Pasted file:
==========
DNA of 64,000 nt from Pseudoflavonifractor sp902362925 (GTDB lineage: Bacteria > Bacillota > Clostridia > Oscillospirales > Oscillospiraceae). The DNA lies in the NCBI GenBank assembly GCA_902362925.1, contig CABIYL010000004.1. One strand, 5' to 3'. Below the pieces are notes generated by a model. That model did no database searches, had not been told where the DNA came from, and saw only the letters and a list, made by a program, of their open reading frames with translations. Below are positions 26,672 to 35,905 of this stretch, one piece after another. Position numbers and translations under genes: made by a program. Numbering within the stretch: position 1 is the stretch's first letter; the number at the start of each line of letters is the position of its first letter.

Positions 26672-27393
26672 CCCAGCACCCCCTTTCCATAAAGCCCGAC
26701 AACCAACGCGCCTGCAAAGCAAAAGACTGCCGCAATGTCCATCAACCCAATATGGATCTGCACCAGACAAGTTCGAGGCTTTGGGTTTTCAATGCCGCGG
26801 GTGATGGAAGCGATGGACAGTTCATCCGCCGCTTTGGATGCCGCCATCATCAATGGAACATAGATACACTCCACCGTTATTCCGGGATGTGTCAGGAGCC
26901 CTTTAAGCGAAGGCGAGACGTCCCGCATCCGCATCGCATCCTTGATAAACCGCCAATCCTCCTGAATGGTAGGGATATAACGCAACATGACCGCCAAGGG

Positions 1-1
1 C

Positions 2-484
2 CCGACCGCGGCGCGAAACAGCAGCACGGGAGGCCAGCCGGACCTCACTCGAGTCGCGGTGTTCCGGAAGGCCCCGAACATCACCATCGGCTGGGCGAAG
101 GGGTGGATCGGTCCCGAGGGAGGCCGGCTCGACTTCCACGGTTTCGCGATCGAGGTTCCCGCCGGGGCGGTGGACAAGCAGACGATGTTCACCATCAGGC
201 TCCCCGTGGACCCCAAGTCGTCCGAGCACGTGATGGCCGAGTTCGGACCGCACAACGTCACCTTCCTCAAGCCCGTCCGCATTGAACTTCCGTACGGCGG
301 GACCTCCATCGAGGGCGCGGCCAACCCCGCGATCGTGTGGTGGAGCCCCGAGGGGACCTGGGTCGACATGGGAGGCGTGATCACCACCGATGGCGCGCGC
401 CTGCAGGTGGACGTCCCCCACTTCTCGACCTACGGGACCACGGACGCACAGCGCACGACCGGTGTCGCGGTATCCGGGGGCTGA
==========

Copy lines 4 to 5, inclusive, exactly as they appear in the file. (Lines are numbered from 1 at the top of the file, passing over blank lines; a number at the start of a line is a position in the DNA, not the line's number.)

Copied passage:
26701 AACCAACGCGCCTGCAAAGCAAAAGACTGCCGCAATGTCCATCAACCCAATATGGATCTGCACCAGACAAGTTCGAGGCTTTGGGTTTTCAATGCCGCGG
26801 GTGATGGAAGCGATGGACAGTTCATCCGCCGCTTTGGATGCCGCCATCATCAATGGAACATAGATACACTCCACCGTTATTCCGGGATGTGTCAGGAGCC